OXFORDSHIRE BLUE PLAQUES SCHEME

OXFORD PLAYHOUSE

First auditorium (1923–1938) and former Big Game Museum

12 Woodstock Road, oXFORD
Original Oxford Playhouse

This striking building, later popularly known as the Red Barn, was originally erected in 1906 as a Big Game Museum by Charles Peel. The walls were 20 feet high to the roof plate. When it closed in 1918 the collection was acquired by the Royal Albert Memorial Museum in Exeter where ‘Gerald’ the giraffe still remains an iconic mascot.

The building was acquired by Alfred Ballard, auctioneer and a leading amateur actor with the City of Oxford Dramatic Club. He intended to use it for auctions and as an auditorium. Meanwhile Jane Ellis (real name Helen Olive Stockbridge), a young London actress, was determined that Oxford should have its own repertory company. She persuaded the sympathetic Ballard to rent out the auditorium and approached the celebrated director J. B. Fagan, with whom she had worked at the Royal Court Theatre, to take on the challenge of the new venture. There was opposition from the Vice-Chancellor, anxious to protect undergraduate morals, but eventually the new venture was allowed to take off.

The opening production at the newly named Oxford Playhouse on 22 October 1923 was of George Bernard Shaw’s Heartbreak House and Shaw himself attended a performance. He was reported to have congratulated Oxford on having a highbrow theatre at last. Fagan’s successors as directors diversified into a more mixed repertoire to attract a wider audience. Among the early Oxford Players who trod the boards were young actors who went on to become famous names of stage and screen: John Gielgud, Flora Robson, Tyrone Guthrie, Robert Donat, Margaret Rutherford, to name a few. In the first pantomime, Dick Whittington, in 1933, the principal boy was played by Joan Hickson, well known later as TV’s definitive Miss Marple.

he fledgling theatre always struggled to fill the seats and pay its way, lacking real support from the University and facing competition from the New Theatre and the growing popularity of cinema.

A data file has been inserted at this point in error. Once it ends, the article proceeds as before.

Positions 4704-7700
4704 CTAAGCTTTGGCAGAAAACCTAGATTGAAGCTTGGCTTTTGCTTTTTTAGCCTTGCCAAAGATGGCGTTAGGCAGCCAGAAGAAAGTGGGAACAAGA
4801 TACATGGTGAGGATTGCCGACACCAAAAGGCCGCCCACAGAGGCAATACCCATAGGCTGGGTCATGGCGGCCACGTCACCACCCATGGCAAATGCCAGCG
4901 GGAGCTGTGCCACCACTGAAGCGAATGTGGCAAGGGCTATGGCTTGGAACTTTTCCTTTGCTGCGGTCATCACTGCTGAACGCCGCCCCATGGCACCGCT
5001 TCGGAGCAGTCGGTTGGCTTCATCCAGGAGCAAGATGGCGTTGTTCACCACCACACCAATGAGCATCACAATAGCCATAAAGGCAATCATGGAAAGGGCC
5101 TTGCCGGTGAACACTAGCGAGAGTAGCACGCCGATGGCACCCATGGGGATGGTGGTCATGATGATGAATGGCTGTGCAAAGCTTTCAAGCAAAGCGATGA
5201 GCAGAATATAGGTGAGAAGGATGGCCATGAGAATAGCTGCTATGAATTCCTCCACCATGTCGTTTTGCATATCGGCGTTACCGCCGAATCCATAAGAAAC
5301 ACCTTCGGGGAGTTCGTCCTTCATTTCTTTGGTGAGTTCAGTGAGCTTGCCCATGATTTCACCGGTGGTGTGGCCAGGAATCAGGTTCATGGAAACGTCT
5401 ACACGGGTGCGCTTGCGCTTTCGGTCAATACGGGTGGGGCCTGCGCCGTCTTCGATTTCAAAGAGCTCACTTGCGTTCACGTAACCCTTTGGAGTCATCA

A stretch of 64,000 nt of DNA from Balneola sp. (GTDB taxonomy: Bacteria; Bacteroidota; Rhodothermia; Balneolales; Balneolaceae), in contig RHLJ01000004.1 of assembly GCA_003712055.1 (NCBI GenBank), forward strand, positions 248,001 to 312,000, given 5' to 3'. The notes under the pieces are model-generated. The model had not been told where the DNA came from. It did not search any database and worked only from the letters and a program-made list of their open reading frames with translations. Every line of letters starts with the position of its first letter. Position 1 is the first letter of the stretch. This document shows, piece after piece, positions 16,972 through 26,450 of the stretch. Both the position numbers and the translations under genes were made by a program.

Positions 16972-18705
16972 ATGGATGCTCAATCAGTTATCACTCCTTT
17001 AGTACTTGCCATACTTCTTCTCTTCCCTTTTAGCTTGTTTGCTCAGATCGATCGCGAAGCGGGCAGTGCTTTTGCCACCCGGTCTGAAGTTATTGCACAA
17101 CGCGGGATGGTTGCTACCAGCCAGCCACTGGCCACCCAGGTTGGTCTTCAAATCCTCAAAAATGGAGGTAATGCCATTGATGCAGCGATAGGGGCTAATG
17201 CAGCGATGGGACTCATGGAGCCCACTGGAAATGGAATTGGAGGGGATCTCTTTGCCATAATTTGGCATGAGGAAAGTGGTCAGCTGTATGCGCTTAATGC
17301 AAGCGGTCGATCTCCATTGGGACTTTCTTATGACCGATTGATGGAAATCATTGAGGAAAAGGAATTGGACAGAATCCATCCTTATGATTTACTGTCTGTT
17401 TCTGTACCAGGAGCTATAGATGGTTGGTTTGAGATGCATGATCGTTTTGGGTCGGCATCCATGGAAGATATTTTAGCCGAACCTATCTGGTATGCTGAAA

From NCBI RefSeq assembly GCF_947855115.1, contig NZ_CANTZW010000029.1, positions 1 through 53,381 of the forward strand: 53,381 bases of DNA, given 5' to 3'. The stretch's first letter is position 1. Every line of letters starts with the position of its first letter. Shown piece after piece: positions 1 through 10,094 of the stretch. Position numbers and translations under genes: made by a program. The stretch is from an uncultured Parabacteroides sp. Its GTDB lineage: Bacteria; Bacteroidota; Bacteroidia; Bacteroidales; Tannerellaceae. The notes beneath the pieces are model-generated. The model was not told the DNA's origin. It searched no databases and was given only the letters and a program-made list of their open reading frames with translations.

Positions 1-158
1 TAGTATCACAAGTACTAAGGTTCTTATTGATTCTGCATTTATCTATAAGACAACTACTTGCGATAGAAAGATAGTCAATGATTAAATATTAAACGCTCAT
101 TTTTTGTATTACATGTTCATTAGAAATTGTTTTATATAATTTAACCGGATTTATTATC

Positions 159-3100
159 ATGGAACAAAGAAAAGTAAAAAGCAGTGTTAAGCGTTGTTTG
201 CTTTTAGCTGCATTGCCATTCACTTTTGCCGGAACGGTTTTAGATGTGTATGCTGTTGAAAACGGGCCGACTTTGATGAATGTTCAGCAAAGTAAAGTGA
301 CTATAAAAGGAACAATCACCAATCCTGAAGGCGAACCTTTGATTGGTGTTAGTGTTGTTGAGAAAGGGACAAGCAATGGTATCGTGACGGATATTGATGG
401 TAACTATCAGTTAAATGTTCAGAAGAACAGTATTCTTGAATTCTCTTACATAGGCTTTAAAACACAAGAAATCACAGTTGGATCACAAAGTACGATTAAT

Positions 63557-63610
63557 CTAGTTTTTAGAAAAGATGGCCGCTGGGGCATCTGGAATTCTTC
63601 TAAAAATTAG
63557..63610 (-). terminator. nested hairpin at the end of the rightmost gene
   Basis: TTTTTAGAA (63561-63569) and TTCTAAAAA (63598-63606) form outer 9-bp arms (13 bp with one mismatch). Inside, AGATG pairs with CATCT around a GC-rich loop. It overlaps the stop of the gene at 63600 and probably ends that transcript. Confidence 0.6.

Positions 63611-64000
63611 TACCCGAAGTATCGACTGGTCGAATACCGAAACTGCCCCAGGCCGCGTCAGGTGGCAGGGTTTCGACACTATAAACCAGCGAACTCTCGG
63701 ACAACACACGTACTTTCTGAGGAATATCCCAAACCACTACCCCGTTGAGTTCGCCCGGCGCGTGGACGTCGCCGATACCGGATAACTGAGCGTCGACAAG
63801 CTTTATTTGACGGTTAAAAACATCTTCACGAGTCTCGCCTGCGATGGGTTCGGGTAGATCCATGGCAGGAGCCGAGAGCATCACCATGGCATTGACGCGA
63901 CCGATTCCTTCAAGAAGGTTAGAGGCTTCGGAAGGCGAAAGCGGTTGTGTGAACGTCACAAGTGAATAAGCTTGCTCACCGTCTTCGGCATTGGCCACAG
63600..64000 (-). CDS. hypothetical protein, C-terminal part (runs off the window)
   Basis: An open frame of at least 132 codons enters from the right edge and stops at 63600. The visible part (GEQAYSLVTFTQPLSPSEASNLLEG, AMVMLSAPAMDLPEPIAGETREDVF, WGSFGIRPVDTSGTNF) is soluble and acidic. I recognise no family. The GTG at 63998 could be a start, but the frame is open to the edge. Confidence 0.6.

Inside of the roof
The inside of the roof

The discomforts of the building were perceived by the mid 1930s to be another serious handicap. However, the principle of an Oxford repertory theatre as an essential cultural amenity was now well established and funds were successfully raised by the then co-director Eric Dance for the purpose-built theatre at Beaumont Street. It opened in October 1938 with a production of And So To Bed by J. B. Fagan, a tribute to the founding director.

  • Sources: Oxford Playhouse, High and low drama in a university city by Don Chapman (University of Hertfordshire Press 2008); The Encyclopaedia of Oxford by Hibbert and Hibbert (Macmillan 1988)
  • Picture: Unveiling ceremony
  • Oxford Mail, 18 October 2010: ‘Plaque points out Playhouse history
Oxford Playhouse plaque

The plaque was unveiled at the former theatre at 12 Woodstock Road, now Oxford University Language Centre, on Thursday 14  October 2010 by Priscilla Tolkien who shared her early memories of performances there.

 

Oxfordshire Blue Plaques Board

OXFORD / PLAYHOUSE
began here
1923–1938
in the former 
Big Game Museum
built in 1906

The Oxford Playhouse Trust

© Oxfordshire Blue Plaques Board

 

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